The ‘part call’ RF burst emitted by the call tag is received by at least one and typically a plurality of burst emission readers 10 that are distributed within and/or around the workstation production environment of the manufacturing plant. As pointed out above, the architecture and operation of the tag readers 10 and associated correlation-based, RF signal processors corresponds to that shown and described in the '287 patent, which may be referenced for a detailed description thereof. Suffice it to say that the use of correlation-based RF signal processors with the spatial distribution of multiple readers facilitates determining which spread spectrum signals transmitted by a call tag and received by a respective reader is a first-to-arrive transmission, so that an accurate determination can be made of the location of the call tag and therefore the destination of the delivery of the parts request in the call may be confirmed.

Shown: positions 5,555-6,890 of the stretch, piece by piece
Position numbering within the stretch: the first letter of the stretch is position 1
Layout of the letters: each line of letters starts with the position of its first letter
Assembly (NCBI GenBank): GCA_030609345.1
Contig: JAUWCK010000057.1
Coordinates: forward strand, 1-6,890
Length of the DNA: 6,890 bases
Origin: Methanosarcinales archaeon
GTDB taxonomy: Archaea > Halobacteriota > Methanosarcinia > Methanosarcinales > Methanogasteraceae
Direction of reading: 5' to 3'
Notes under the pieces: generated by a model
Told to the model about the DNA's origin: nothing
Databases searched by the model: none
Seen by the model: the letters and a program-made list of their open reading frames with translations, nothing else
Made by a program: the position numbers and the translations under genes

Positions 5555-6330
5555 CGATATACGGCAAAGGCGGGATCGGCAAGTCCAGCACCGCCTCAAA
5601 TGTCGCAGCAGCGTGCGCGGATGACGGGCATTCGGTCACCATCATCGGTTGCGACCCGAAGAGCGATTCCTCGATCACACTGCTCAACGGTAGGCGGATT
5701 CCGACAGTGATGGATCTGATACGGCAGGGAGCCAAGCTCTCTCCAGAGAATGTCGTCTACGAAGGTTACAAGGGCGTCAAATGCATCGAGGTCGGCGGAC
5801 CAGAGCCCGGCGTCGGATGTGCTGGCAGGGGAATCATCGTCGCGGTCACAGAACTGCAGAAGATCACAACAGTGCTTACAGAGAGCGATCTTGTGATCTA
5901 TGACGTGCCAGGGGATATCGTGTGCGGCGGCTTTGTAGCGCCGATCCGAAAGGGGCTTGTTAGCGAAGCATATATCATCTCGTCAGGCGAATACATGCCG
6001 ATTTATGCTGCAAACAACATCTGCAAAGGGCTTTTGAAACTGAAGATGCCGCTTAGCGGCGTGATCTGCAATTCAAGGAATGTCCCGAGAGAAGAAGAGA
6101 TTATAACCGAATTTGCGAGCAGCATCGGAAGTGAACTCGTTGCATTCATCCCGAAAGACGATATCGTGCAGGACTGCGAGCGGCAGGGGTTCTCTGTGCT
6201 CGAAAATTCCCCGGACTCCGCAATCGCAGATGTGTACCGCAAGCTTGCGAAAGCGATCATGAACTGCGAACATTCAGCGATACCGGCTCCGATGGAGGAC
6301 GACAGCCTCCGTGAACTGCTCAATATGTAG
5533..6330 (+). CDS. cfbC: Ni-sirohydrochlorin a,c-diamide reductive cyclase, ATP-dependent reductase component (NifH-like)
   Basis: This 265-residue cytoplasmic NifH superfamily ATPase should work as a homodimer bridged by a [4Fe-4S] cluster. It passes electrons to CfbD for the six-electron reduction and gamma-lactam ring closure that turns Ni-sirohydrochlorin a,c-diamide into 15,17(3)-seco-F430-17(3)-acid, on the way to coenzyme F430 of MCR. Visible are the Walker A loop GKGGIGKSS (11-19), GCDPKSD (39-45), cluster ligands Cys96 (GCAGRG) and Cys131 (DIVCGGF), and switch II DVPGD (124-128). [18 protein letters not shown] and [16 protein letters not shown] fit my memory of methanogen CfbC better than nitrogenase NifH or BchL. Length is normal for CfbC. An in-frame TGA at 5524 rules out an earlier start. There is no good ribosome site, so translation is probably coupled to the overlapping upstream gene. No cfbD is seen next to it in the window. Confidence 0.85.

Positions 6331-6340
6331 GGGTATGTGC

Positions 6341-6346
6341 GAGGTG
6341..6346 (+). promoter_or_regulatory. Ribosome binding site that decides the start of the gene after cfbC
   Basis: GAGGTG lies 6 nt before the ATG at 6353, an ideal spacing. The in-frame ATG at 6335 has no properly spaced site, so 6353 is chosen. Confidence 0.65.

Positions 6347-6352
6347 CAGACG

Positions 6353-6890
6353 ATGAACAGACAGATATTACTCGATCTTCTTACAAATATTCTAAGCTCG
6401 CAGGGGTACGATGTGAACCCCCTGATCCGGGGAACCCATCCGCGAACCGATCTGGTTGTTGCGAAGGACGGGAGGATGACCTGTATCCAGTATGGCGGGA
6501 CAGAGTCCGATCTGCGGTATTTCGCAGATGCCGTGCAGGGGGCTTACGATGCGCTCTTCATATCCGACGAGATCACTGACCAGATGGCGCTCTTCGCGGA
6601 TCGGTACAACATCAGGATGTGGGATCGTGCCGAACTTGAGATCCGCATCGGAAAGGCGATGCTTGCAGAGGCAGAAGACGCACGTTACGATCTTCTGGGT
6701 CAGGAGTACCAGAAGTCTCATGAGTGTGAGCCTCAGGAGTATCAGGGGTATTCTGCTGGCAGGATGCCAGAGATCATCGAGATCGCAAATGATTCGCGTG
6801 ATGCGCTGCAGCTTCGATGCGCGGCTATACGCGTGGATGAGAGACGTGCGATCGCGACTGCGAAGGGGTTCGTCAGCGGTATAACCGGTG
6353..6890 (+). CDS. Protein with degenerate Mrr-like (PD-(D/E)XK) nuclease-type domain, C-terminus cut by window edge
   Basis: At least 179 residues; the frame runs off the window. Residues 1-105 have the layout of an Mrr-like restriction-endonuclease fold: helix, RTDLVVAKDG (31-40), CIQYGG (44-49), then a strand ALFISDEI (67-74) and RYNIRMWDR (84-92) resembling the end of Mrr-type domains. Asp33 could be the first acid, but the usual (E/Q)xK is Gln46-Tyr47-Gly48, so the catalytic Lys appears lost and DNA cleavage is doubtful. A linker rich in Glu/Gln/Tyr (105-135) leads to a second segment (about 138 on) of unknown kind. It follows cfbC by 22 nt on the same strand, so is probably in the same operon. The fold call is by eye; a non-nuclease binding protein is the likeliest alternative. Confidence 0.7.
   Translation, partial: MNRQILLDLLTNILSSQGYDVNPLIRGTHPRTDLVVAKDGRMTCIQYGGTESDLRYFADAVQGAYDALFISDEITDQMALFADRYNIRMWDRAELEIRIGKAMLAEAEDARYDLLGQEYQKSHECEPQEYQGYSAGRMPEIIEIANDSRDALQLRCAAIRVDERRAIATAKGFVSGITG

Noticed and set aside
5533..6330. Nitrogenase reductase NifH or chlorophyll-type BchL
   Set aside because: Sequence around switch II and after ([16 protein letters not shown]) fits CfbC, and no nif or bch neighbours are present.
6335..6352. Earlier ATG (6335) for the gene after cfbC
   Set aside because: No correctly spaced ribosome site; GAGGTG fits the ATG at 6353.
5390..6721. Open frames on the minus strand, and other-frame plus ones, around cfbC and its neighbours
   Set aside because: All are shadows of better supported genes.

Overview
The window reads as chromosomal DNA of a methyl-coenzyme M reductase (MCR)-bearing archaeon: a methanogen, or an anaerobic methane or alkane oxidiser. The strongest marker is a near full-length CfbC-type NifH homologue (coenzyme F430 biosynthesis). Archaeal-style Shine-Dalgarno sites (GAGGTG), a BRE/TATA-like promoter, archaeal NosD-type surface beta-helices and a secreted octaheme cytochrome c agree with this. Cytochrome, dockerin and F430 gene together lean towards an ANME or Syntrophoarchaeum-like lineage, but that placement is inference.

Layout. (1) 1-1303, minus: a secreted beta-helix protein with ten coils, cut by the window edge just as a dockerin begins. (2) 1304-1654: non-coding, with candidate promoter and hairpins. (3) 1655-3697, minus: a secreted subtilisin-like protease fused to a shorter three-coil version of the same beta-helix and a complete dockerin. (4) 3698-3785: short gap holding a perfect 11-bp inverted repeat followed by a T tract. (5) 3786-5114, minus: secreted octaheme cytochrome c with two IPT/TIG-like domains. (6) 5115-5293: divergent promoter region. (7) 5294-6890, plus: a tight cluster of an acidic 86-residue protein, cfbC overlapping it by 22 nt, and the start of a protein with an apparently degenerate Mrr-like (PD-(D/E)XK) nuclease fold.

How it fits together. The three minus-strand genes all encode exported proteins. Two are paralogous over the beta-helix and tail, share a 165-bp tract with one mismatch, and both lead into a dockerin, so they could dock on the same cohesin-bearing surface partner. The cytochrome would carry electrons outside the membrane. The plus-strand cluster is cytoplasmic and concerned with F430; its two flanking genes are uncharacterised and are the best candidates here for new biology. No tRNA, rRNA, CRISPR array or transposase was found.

In addition to determining call tag location, (identification and status) data read out of the call tag's memory and superimposed on the call tag transmission is downloaded to the asset management data base 20, and linked therefrom to personal computer 26, which is programmed to display call tag location and associated parameter data in a form customized for the user's application. As pointed out above, in the case of line-side part replenishment, the decoded data may be displayed on a floor plan map of the manufacturing plant, to facilitate assimilation of information relating to the workstations' part replenishment requests and line-side delivery of those parts from storage. Whether or not the outputs of the transmission readers are used to locate the call tag, the call tag identity (such as a call tag serial number) and any other (e.g., call status) data that was conveyed in the call tag's replenishment transmission burst is coupled to the asset management database 20, which associates the identification data with a particular part employed by the workstation where the call tag is located.